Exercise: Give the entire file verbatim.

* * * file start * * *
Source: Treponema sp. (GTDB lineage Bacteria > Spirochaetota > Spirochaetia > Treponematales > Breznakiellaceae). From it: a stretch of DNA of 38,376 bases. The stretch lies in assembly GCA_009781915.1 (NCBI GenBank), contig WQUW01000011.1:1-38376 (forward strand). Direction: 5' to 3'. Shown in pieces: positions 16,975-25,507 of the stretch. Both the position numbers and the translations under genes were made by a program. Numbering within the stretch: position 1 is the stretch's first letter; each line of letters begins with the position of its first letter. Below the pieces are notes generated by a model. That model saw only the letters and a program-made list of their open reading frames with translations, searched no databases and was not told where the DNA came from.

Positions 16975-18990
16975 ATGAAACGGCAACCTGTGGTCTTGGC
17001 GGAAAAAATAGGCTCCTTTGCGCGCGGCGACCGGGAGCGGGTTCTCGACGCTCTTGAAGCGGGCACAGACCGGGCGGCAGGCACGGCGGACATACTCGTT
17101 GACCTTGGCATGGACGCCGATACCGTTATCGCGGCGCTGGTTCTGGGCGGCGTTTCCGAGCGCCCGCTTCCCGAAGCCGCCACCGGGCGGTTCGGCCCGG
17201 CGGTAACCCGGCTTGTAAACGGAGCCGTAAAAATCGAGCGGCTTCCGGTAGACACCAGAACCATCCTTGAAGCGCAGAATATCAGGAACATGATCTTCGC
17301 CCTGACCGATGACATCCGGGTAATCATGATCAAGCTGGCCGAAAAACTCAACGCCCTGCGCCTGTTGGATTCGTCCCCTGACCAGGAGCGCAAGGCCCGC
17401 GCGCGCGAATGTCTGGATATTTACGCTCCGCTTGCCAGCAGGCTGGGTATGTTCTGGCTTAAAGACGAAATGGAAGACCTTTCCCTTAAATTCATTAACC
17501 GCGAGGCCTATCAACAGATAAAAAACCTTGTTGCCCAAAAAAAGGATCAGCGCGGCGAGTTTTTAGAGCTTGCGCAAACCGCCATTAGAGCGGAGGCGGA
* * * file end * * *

Source: Treponema sp. (GTDB lineage Bacteria > Spirochaetota > Spirochaetia > Treponematales > Breznakiellaceae). From it: a stretch of DNA of 38,376 bases. The stretch lies in assembly GCA_009781915.1 (NCBI GenBank), contig WQUW01000011.1:1-38376 (forward strand). Direction: 5' to 3'. Shown in pieces: positions 16,975-25,507 of the stretch. Both the position numbers and the translations under genes were made by a program. Numbering within the stretch: position 1 is the stretch's first letter; each line of letters begins with the position of its first letter. Below the pieces are notes generated by a model. That model saw only the letters and a program-made list of their open reading frames with translations, searched no databases and was not told where the DNA came from.

Positions 16975-18990
16975 ATGAAACGGCAACCTGTGGTCTTGGC
17001 GGAAAAAATAGGCTCCTTTGCGCGCGGCGACCGGGAGCGGGTTCTCGACGCTCTTGAAGCGGGCACAGACCGGGCGGCAGGCACGGCGGACATACTCGTT
17101 GACCTTGGCATGGACGCCGATACCGTTATCGCGGCGCTGGTTCTGGGCGGCGTTTCCGAGCGCCCGCTTCCCGAAGCCGCCACCGGGCGGTTCGGCCCGG
17201 CGGTAACCCGGCTTGTAAACGGAGCCGTAAAAATCGAGCGGCTTCCGGTAGACACCAGAACCATCCTTGAAGCGCAGAATATCAGGAACATGATCTTCGC
17301 CCTGACCGATGACATCCGGGTAATCATGATCAAGCTGGCCGAAAAACTCAACGCCCTGCGCCTGTTGGATTCGTCCCCTGACCAGGAGCGCAAGGCCCGC
17401 GCGCGCGAATGTCTGGATATTTACGCTCCGCTTGCCAGCAGGCTGGGTATGTTCTGGCTTAAAGACGAAATGGAAGACCTTTCCCTTAAATTCATTAACC
17501 GCGAGGCCTATCAACAGATAAAAAACCTTGTTGCCCAAAAAAAGGATCAGCGCGGCGAGTTTTTAGAGCTTGCGCAAACCGCCATTAGAGCGGAGGCGGA